At the more personal, individual level we should be aware of our actions and emotional state when moving from one employer to another. Imagine, for example, that you left Lloyds TSB a couple of years ago seeking new challenges and career advancement, which you found in the newly formed Halifax Bank of Scotland. How would you feel now being subsumed back into the recently enlarged Lloyds Banking Group, possibly returning to the same area working with former colleagues again? How would it affect performance if you left on unfriendly terms or burned bridges in some way?

Coaching context

In the absence of a crystal ball or the benefits of time travel, how can we be sure of doing 'the right thing', especially when operating under pressure?

1. Remember your moral compass
Just as a compass helps us set direction by indicating magnetic north, we have our own internal pointer that is based on strongly held personal values and beliefs. They will impact on your thinking and behaviours and become obvious to those around you particularly in tense situations or unguarded moments. If you are not aware of these, under stress you may behave, think or feel at odds with the image you are trying to promote.  Write down your five to ten core values – the ones that represent the essence of who you really are. Then define them so they aren't just words on a page - capture the spirit of what each value means to you. Be aware of how they drive your actions.

2. Distinguish facts from fantasy
Be very clear about things we know that we know, things that we know we don't know and things we don't know we don't know.  Donald Rumsfeld's "known knowns, known unknowns and unknown unknowns". When making or listening to statements, ask yourself whether they are fact or fantasy. Orators sometimes use the inherent confusion as a dishonest trick to influence decisions or carry popular opinion.  Phrases such as 'I think', 'it appears that', 'we'll try' and 'it should' often signify wishful thinking rather than 'the truth'. Consider whether the speaker, even if it you, is expressing (i) an opinion or judgement based on previous experience, (ii) data or certainty from current knowledge, or (iii) speculation on what might happen in the future.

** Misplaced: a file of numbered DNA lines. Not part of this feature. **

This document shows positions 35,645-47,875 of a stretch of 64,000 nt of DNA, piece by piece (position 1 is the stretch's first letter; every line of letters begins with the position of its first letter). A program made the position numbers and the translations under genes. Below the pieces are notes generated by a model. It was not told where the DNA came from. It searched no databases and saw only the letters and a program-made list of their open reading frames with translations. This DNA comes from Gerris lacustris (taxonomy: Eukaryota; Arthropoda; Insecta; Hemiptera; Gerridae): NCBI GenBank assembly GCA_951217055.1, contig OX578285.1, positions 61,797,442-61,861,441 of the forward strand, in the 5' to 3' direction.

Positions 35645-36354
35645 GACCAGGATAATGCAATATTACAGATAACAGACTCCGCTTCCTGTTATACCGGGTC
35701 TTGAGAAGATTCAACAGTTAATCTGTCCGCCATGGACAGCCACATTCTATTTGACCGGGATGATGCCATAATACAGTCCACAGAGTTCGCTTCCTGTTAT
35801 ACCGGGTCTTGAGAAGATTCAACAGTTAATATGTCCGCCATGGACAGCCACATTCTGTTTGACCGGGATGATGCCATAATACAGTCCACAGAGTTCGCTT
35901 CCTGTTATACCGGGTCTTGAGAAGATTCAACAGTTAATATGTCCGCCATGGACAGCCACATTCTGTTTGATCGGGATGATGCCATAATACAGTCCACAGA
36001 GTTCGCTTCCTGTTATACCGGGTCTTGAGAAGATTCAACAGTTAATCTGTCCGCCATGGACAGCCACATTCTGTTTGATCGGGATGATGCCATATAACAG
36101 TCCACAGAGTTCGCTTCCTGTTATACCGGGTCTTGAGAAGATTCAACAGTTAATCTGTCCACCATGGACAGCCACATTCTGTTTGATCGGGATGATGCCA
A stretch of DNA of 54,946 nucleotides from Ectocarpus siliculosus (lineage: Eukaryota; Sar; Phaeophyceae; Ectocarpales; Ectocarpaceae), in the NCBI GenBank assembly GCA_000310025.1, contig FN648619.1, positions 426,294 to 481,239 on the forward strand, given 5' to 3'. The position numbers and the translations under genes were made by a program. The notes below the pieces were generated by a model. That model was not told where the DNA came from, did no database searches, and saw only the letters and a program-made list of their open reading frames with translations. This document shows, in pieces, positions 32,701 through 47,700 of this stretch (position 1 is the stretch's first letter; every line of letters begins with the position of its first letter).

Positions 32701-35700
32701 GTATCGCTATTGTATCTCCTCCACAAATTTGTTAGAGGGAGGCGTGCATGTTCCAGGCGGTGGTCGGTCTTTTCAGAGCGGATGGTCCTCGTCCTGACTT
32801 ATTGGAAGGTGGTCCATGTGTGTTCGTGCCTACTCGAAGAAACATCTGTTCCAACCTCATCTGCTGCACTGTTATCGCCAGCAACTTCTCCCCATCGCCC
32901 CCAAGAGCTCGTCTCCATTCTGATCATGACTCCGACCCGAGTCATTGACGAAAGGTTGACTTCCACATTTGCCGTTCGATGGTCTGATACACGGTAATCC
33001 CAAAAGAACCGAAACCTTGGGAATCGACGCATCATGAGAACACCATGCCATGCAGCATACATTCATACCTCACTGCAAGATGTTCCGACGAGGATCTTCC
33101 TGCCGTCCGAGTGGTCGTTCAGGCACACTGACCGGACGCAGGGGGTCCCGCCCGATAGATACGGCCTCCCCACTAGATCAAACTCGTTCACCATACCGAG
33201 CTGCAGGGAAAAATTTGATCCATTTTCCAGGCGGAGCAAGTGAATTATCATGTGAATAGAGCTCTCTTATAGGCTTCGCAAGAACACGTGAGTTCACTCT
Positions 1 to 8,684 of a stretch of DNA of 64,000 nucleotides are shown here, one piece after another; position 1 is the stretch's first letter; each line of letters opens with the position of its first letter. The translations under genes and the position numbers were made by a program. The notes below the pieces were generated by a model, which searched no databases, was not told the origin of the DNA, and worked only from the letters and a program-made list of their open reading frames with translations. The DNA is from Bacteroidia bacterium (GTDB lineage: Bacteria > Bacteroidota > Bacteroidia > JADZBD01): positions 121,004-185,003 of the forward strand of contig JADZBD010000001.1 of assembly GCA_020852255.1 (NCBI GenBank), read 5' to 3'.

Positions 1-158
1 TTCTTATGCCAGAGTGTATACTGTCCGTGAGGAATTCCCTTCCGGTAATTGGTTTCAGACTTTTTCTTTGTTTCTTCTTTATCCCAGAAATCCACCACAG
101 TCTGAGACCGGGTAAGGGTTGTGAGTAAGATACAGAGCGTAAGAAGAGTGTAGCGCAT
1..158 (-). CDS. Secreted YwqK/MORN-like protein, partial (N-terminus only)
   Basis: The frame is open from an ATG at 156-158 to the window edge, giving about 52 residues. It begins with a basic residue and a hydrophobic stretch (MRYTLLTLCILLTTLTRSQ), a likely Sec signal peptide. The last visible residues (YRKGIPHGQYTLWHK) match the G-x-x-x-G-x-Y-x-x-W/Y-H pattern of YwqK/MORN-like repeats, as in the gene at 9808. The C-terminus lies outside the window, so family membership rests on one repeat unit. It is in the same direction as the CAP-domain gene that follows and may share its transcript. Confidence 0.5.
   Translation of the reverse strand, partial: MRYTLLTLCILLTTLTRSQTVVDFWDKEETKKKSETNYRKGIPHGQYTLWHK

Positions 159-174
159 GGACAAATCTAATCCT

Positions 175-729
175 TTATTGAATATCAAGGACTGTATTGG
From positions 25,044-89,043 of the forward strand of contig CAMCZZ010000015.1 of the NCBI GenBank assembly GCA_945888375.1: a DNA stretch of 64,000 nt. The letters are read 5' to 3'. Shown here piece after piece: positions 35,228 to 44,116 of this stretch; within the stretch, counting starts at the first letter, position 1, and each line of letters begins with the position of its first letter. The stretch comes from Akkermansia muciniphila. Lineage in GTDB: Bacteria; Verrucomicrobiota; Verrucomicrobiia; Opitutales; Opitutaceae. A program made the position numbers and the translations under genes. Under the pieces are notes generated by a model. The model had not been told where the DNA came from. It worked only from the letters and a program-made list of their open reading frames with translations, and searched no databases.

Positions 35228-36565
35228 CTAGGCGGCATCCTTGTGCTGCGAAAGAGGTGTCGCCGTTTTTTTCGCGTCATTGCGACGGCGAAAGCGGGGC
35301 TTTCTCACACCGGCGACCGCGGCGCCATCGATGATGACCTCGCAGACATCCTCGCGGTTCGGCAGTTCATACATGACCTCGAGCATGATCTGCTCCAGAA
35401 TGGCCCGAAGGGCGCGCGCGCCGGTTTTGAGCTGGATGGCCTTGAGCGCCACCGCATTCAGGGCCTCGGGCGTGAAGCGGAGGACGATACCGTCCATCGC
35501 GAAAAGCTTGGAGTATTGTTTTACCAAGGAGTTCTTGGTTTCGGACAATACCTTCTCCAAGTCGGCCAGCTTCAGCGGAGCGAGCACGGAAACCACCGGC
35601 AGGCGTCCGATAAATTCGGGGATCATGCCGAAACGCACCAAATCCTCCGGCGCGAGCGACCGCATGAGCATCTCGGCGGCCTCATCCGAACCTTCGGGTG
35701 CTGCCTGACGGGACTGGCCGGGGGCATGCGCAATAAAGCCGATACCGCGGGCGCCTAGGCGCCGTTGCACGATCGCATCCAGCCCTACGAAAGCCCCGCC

3. Respect other human beings
Treating people with respect makes your world a nicer place to live. If the golden rule is to treat people the way you like to have them treat you, then the platinum rule is to treat people the way they like to be treated. Surely, this is a mark of civilised society? Some simple recommendations from

  • Listen to others when they speak, try to learn something from the other person
  • Be aware of stereotyping people, don't go along with prejudices and racist attitudes
  • Show interest and appreciation for other people's cultures and backgrounds
  • Value other people's opinions, be considerate of their likes and dislikes
  • Don't pressure someone to do something he or she doesn't want to do

Beware tense situations, as they can trigger you to act out of character. Stay on your guard and always treat others with respect. My advice is act with integrity, stick to your core values and try not to burn your bridges with people.

Alan Ward is a director of Performance Consultants, the coaching and leadership development specialist.

He chairs's Coaching Discussion Group, a network of coaches and managers who coach and train managers who employ specialists. The group is a forum for questions and debate on all aspects of coaching, including qualifications, supervision, marketing, coaching methods and building a coaching business.